Win for Family in Product Liability Case

Our Atlanta product liability lawyers read about a product liability case, Ford Motor Co. v. Conley, involving Ford and a Georgia family who suffered in a single car accident in April 2006.


In December 2007, Renee and Jordan Conley filed a product liability lawsuit against Ford Motor Company in Cobb County for the single-vehicle rollover accident. Jordan was a child at the time of the accident and was severely injured in the crash. Renee is his mother. The lawsuit is also for Renee’s mother, and Jordan’s grandmother, Martha Pendelton, who died in the accident. During the trial in 2009, Ford objected to questions about its insurance coverage, saying only that it had sufficient resources to cover any reasonable judgment. The jury in that trial found in favour of Ford.

But then two years later, in June 2011, Ford disclosed it had excess verdict insurance coverage from several different carriers during the trial of a different product liability case. Upon learning this, the Conleys filed an extraordinary motion for a new trial based on the lack of information about insurance coverage at their trial, which prevented them from questioning jurors about potential connections to insurers. They claimed this lack of knowledge prevented them from having a fair and impartial jury hear the case. The Conley’s motion was granted, finding that Ford intentionally misled the Conleys and that they had not waived their right to qualify the jury. The Court of Appeals was divided 5-5 on the question and the case went to the Supreme Court of Georgia where oral arguments were heard on October 21, 2013. Ford argued that the Conleys were not materially harmed by its answers and that it properly objected to questions about possible liability insurers because the automaker had sufficient resources to cover any reasonable judgment.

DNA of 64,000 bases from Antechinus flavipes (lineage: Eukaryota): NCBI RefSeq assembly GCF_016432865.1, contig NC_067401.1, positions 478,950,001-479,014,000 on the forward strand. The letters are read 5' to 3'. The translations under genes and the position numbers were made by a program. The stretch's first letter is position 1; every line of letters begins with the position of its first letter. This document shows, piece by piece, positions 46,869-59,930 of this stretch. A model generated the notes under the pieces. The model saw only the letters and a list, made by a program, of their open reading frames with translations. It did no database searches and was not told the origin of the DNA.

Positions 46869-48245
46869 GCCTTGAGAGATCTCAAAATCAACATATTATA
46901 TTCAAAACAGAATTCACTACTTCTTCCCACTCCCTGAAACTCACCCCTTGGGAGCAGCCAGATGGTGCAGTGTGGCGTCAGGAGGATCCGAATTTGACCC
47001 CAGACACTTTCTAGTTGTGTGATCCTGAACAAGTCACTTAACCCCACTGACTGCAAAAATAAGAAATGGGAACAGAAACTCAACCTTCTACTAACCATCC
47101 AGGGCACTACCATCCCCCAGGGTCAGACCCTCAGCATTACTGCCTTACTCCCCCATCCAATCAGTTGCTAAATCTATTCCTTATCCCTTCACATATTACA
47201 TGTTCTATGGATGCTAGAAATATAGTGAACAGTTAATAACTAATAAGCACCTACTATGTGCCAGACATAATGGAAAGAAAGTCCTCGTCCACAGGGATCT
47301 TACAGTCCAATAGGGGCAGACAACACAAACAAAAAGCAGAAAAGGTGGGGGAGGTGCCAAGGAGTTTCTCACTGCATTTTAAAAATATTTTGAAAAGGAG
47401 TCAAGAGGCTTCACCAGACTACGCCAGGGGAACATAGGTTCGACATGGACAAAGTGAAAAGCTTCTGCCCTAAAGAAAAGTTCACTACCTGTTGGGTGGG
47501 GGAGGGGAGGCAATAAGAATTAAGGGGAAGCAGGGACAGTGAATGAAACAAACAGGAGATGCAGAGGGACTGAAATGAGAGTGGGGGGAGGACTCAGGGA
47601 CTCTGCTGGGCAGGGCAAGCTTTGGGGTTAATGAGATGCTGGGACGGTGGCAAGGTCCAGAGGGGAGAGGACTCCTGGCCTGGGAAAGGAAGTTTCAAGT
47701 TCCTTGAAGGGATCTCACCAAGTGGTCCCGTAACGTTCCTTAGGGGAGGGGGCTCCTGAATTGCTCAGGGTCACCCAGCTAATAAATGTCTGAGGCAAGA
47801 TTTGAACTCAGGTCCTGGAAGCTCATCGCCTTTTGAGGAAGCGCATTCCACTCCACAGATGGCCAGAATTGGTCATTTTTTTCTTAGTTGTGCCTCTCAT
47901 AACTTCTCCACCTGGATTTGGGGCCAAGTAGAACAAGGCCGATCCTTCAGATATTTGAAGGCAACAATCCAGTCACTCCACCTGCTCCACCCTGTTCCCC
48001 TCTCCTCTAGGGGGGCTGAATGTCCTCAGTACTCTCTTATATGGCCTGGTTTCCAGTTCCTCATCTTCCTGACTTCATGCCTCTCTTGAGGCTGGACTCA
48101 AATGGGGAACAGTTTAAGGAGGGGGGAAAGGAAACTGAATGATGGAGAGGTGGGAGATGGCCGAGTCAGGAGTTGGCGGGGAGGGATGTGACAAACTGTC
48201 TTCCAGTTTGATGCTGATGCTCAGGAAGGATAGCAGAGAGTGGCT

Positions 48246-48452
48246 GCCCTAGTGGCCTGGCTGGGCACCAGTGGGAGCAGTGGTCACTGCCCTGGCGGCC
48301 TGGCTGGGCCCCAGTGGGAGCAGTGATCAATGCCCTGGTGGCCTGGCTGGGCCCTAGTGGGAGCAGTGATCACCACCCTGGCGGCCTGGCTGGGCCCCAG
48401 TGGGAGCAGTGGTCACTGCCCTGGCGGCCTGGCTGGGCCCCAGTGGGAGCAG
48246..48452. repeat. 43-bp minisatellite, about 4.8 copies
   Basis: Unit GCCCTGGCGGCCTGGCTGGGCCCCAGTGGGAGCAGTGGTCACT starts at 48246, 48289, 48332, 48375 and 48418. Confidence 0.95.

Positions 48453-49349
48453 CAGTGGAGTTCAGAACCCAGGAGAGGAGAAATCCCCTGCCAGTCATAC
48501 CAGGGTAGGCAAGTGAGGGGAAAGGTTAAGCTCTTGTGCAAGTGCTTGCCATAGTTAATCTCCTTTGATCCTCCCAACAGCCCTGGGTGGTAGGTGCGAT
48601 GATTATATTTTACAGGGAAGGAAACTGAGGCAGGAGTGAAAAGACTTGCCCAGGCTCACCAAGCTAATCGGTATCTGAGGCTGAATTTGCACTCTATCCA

The Supreme Court issued a unanimous decision, written by Justice Nahmias, affirming the trial court’s granting of the Conleys extraordinary motion for a new trial. The Court found that despite the high bar for an extraordinary motion like this one, the trial court did not abuse its discretion in granting it. The Court rejected Ford’s argument because under Georgia law, a party is entitled to ask jurors whether they are shareholders, officers, directors, or employees of an insurance carrier with a financial interest in the lawsuit. By not providing this information, Ford prevented the Conleys of this opportunity in the 2009 trial. So now Renee and Jordan Conley will have another chance to plead their case in court.

Atlanta Product Liability Attorneys

If a dangerous product has injured you or a family member, contact an experienced personal injury lawyer. To discuss the specifics of your case and any steps to move forward in legal avenues to get any needed compensation to help your family through the difficult time, contact the Law Office of Sammons & Carpenter as soon as possible at 404-814-8948, or fill out our confidential online case evaluation form for a free consultation today.

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